LONDON (Reuters) - This year’s storming demand for new euro zone government bonds may reflect investor resignation to the prospect of many years of slow growth to come rather than a vote of confidence in the bloc’s economy.
The European Central Bank appeared to confirm those fears on Thursday as it slashed growth forecasts and pushed out the timing of its first post-crisis rate hike until 2020 at the earliest. It also offered banks a new round of cheap loans to help revive the economy.
Belgium, France, Italy and Spain have all drawn record demand for long-dated bond sales in recent weeks, while this week saw former debt market pariah Greece swamped with orders for its first 10-year bond since 2010.
Euro zone countries sold a total 35 billion euros (30.1 billion pounds) of debt with maturities of 15 years or more through syndications between Jan. 1 and Feb. 25, up from 24 billion euros raised in the same period last year, according to Refinitiv data. That figure doesn’t include Spain’s 5 billion euro 15-year deal which came a day after the data was calculated.
Issuance across all bond maturities is also higher this year — at 80 billion euros versus 68 billion euros in the same period of 2018 — even though the coupons and yields being offered are significantly lower.
Cheaper borrowing costs and strong investor demand are generally good news. But some market watchers, such as Charles St-Arnaud, senior investment strategist at Lombard Odier Asset Management, say they could indicate that investors believe “Europe is now Japan”.
Of course, demand for safe assets has been high for lots of reasons — global politics, a lacklustre outlook for world trade and growth, and an ageing population that spurs pension funds to buy more bonds.
But reflecting on France’s 7 billion euro 30-year bond sale last month, St-Arnaud said investors’ willingness to accept a 1.6 percent yield implies they have taken meaningful economic growth and inflation out of the euro zone picture for the next three decades.
That’s a scenario which bears a remarkable resemblance to Japan’s “lost decade”, he said, referring to a period of economic stagnation than began in the 1990s.
Long-standing predictions that Europe could tread a similar path — deflation, a shrinking population, high debt and weak growth despite endless stimulus — were somewhat muted while the ECB’s bond-buying and cheap loan schemes helped lift growth.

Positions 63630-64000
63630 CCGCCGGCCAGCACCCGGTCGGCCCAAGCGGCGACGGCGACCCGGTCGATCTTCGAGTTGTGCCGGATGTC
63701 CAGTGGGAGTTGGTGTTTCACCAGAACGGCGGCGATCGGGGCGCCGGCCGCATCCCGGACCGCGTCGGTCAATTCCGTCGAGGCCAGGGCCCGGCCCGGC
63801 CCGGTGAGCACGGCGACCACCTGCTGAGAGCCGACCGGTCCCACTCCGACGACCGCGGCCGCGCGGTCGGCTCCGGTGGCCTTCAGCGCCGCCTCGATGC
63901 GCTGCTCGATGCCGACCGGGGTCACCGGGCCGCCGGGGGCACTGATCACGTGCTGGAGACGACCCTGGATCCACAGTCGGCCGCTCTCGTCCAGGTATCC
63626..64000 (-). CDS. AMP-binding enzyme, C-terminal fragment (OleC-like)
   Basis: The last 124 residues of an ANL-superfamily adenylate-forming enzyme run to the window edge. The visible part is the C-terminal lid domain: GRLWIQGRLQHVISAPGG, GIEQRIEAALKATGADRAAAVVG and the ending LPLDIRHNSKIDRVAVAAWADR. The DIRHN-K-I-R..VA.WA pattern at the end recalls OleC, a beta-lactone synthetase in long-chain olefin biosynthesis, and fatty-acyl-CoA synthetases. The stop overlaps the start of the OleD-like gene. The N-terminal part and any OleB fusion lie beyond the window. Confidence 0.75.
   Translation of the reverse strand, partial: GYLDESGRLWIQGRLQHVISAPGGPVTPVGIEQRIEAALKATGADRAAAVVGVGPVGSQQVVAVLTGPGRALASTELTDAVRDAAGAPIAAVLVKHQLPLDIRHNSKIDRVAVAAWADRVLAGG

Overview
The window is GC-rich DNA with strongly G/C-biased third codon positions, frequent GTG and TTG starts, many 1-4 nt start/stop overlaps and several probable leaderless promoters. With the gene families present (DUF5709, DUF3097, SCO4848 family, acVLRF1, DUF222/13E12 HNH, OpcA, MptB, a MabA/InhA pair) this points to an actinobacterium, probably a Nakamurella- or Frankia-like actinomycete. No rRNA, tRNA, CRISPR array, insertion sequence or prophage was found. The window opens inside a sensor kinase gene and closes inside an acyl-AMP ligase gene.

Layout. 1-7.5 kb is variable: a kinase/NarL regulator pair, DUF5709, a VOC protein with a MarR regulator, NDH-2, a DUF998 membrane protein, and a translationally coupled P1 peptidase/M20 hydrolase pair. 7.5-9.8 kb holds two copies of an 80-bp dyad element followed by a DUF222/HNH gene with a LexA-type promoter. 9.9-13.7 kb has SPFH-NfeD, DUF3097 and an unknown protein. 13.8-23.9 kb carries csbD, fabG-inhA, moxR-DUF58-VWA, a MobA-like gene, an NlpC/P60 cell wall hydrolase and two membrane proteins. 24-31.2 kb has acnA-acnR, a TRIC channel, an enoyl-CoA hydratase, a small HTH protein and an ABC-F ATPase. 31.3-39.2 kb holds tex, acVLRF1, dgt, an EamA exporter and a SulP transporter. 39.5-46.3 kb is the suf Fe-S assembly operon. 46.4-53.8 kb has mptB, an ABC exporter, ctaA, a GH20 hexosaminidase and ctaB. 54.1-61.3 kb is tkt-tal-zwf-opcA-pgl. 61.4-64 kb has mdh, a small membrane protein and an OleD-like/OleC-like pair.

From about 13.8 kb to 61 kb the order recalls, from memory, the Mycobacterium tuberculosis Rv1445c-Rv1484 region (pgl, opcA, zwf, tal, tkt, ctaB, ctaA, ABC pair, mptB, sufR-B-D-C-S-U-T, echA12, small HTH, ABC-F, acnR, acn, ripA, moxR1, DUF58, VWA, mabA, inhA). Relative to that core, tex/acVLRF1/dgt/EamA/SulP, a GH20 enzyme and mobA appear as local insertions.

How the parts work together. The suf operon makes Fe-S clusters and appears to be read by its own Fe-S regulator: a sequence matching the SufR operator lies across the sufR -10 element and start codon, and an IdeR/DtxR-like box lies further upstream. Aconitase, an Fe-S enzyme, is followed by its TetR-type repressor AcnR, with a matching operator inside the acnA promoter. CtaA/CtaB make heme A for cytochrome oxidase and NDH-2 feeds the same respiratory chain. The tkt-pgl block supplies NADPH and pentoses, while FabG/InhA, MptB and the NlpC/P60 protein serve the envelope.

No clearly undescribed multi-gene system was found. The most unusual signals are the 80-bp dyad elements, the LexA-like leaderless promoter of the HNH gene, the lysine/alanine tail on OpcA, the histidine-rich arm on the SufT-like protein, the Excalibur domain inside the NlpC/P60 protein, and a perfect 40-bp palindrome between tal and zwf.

But now, with the 2.6 trillion stimulus scheme at an end, an economy said to be slowly returning to normal and an interest rate rise still possible early next year, one would expect investors to see bonds as a mixed investment at best.
The fact that isn’t happening means “Japanification” is more of a threat than people thought this time last year.
“In late 2016 and 2017, it felt like we were breaking out of that cycle but the reality is we seem to be going back to that Japan-like environment of low growth, low inflation and accommodative central banks,” said Iain Stealey, a portfolio manager at JP Morgan Asset Management.
He said those factors make JPM AM, one of the biggest funds in the world with over $1.71 trillion of assets, comfortable owning duration, a term used to usually describe government bonds of 10 years’ maturity and longer.
Willingness to take long duration bets indicates investors are confident long-term yields will not rise in this period as growth disappoints.
ING’s “Japanification” model — which takes into account factors such as growth, inflation, interest rates and demographics — suggests that over the last couple of years, the euro zone economy has shown symptoms of this malaise.
Economists at the bank believe Europe is “Japanised” to some extent, saying in a research note that despite efforts by euro zone policymakers, the structural similarities remain striking.
German Bunds and even U.S. Treasury bonds are displaying a similar pattern of movement to what happened in Japan from 1998 onwards.
German 10-year yields have gone from 0.60 percent in October last year to around 0.12 percent currently and may even dip back into negative territory, according to some.
Then there’s inflation. Despite all the money the ECB has thrown at bringing up euro zone inflation towards its near-2-percent target, its favoured market inflation gauge, the five-year, five-year forward, languishes at 1.51 percent, close to its lowest since October 2016.
The rate, which measures where investors see inflation over a five-year period starting five years from today, suggests they do not expect inflation to hit the target for years to come.
Reporting by Abhinav Ramnarayan and Julien Ponthus; Additional reporting by Dhara Ranasinghe; Editing by Sujata Rao and Catherine Evans